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John E Dunn has covered cybersecurity since 2003, long before anyone was worried.
He was co-founding editor of industry title Techworld and security editor at Computerworld UK.
In a blog from this April: “No one can see inside that message. Tech companies, for their part, fear being dragged into that effort in a way that turns them into surveillance proxies.
So why has encryption suddenly become so important to everyone?
Naturally, Whats App and other companies busily integrating end-to-end encryption into their software emphasise privacy. An alternative explanation is that Whats App and other software makers are busily adding strong encryption to protect themselves as much as users.
It’s a theme Whats App CEO and co-founder Jan Koum, a Ukrainian who grew up under Soviet Communism, often returns to. It’s no secret that governments see encryption as a threat to their monitoring of criminal suspects.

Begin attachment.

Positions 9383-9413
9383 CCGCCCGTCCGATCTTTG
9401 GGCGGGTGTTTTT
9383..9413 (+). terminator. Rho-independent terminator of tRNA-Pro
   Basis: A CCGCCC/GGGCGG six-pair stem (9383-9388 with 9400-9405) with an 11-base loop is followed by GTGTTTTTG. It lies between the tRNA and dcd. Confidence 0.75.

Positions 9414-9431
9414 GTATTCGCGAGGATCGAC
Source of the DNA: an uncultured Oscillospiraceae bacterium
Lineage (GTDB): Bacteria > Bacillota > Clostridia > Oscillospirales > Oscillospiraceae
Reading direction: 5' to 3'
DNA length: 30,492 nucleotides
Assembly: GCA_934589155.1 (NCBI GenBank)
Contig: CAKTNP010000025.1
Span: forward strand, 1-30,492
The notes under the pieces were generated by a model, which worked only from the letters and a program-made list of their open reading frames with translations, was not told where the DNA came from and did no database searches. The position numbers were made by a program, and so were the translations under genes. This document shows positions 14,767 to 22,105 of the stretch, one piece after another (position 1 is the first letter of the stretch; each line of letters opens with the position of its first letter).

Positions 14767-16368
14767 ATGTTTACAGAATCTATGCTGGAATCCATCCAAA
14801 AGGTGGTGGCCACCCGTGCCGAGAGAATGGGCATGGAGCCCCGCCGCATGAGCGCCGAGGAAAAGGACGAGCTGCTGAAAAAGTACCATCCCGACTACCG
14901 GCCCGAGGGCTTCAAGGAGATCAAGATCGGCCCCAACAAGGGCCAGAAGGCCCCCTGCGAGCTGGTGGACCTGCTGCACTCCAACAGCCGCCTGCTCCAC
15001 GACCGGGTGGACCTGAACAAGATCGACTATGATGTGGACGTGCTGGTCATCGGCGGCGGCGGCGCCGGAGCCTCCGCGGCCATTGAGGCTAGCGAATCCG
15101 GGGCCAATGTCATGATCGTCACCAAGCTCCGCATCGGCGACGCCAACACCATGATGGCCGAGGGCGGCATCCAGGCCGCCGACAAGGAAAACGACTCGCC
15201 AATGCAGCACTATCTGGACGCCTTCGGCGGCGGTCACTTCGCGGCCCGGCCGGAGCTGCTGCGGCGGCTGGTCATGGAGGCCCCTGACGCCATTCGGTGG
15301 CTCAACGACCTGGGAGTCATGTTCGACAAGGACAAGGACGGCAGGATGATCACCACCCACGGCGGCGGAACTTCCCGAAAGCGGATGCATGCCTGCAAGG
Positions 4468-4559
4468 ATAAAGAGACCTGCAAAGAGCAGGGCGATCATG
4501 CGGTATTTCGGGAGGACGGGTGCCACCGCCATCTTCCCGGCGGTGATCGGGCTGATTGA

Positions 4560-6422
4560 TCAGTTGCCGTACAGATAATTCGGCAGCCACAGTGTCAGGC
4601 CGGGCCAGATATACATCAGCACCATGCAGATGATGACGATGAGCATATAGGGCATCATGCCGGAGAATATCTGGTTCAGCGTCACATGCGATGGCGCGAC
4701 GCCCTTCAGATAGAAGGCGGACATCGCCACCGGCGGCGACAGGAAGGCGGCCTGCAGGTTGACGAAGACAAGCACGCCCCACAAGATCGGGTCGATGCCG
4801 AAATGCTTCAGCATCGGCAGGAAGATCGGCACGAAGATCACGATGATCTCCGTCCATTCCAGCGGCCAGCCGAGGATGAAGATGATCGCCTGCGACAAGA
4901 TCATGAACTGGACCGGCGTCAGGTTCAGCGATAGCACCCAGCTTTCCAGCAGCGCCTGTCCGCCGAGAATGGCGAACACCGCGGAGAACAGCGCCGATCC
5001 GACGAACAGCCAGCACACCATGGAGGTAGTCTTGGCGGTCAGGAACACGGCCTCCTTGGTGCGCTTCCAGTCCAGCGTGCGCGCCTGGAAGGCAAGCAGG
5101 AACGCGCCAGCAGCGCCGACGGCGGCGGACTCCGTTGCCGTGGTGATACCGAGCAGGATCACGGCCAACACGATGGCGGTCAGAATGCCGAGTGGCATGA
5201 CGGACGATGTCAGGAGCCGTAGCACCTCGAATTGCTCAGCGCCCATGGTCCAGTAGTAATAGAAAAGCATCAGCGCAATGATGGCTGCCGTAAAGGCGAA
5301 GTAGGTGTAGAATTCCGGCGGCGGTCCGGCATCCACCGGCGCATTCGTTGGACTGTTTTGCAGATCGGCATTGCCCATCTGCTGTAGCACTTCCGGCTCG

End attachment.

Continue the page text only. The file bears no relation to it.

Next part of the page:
As Facebook points out, Google Play requires users to accept all permissions the app might need before downloading – even if some of those features are never accessed by the user.
In its help article about the Android permissions, Facebook also says the way permissions are described is controlled by Google, even though they don’t “necessarily reflect the way the Messenger app and other apps use them”: By contrast, Apple takes a much more granular approach to permissions for i OS apps.There’s good reason to be skeptical of Facebook when it comes to privacy, but the Facebook Messenger app isn’t the privacy nightmare that some people think it is.